"It just isn't conceivable that you can design a program strong enough to beat players like me."

March 25, 2014

How deep can brute force dive?

Programs playing at over 3000 elo is not rare at all today. Although the progress is mainly based on much smarter evaluation alghoritms, especially positional vs material, there's a little bit of help from stronger processors with multi cores and lots of threads too. We've come to a time we talk about 8, 16 cores and up to 64 threads on a single machine.

Without any good reason, i just can't stop myself from fearing the day when machines will completely solve the chess puzzle from the beginning move. Are they close to calculate everything?

Hopefully not yet. Even though the strongest PC processor today is far behind Deep Blue 1997's power, many free engines manage to play much stronger than it thanks to better evaluation algorithms.

What is the limit then, if they would be forced to calculate every possibility, in other words if they would use pure brute force instead of selective search, giving up elliminating non sense variations?

Let's assume an average of 3 minutes thinking time per move which represents tournament time controls and an average of 30 possible legal moves in each half move (ply) to calculate how far machines can look ahead:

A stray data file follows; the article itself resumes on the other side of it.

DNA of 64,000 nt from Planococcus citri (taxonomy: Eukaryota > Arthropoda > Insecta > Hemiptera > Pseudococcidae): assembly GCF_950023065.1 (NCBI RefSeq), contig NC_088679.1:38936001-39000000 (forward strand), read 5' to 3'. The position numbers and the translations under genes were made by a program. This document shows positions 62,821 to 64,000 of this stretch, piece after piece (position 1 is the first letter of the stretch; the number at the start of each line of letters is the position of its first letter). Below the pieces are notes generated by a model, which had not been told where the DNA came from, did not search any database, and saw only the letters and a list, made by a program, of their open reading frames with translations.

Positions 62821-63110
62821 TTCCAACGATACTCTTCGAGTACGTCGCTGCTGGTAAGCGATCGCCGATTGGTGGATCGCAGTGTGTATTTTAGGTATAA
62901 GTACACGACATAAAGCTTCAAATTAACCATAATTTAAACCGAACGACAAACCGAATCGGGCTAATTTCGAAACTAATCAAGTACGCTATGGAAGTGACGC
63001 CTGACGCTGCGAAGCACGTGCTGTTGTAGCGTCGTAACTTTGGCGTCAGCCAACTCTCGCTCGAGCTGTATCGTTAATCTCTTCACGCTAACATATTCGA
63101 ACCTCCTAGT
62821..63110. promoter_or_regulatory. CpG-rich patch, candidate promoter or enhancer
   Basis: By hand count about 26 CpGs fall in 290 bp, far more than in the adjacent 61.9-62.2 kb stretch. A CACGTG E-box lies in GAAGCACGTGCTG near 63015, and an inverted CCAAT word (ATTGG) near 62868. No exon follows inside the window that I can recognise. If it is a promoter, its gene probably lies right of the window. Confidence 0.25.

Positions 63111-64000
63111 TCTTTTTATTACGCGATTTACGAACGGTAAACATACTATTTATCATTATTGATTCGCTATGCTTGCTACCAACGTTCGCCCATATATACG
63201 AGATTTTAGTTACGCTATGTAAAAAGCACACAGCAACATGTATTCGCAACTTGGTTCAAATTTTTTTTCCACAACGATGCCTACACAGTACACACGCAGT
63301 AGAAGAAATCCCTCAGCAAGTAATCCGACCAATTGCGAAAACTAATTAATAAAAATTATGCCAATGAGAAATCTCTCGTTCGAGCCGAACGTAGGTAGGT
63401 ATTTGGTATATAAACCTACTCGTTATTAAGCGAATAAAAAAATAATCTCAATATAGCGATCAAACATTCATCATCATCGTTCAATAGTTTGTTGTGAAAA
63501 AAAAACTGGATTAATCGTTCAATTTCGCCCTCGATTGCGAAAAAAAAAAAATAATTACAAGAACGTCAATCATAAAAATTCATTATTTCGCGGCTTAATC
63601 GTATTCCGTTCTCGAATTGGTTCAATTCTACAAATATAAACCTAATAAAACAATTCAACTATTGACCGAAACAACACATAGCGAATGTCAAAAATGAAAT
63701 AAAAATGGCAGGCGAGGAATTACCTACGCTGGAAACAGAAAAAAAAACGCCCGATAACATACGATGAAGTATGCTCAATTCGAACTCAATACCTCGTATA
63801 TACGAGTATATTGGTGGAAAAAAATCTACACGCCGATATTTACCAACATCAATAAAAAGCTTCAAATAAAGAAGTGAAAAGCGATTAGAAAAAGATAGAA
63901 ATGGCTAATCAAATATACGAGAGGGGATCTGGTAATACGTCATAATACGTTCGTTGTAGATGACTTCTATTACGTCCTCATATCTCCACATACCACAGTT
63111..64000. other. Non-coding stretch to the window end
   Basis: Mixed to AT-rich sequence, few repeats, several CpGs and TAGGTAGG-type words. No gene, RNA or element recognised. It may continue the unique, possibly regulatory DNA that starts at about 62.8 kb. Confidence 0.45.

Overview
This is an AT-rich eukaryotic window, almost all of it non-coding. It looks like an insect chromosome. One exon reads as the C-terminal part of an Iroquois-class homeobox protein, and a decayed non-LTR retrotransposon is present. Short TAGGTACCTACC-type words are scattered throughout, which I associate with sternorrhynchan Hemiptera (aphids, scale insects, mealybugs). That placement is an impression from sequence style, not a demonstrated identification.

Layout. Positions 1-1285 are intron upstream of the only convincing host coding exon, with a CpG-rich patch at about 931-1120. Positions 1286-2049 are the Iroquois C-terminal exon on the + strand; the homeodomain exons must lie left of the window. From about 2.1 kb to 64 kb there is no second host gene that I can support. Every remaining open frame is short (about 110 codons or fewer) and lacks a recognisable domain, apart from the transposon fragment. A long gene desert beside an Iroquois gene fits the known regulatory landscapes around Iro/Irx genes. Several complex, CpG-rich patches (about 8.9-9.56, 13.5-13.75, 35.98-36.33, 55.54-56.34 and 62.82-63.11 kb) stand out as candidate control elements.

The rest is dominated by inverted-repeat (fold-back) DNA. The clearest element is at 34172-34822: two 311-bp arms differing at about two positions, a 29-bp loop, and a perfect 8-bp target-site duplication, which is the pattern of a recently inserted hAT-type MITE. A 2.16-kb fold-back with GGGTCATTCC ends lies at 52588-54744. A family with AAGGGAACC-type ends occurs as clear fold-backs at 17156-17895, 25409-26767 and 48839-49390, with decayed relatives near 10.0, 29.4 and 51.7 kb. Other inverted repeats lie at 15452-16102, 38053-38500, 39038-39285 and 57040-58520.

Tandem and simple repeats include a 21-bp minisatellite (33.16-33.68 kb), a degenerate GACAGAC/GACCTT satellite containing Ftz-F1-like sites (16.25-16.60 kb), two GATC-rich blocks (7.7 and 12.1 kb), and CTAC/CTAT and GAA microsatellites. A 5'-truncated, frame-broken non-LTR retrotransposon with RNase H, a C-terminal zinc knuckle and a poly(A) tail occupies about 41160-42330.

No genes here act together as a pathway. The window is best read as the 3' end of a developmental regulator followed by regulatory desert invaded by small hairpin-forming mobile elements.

Deep Blue @ 200 million nodes per second:
Max analysis depth: log (200 Mnodes * 180 sec) / log (30) = 7,15 plies!

Stockfish @ 25 million nodes per second:
Max analysis depth: log (25 Mnodes * 180 sec) / log (30) = 6,54 plies!

Obviously still not enough. In both cases machines can't even look 4 full moves ahead!

Now, i calculate how much time would Deep Blue need to calculate all possible variations up to 25 plies ahead, remembering that strongest recent engines reach this depth easily on a modern pc today:

(30^25) / 200Mn / 3600 / 24 / 365 = 1.34 * 10 ^ 21 years

Hmm. Too long for an opponent to wait.

This time let's be more reasonable with 20 plies depth and 20 possible moves per ply:
(20^20) / 200Mn / 3600 / 24 / 365 = 1.66 * 10 ^ 10 years

At least the second result can be sizeable by human mind: 16.6 billion years. The conclusion is that we must still postpone the brute force projects.

Machines don't see everything yet and we won't live enough to witness that.

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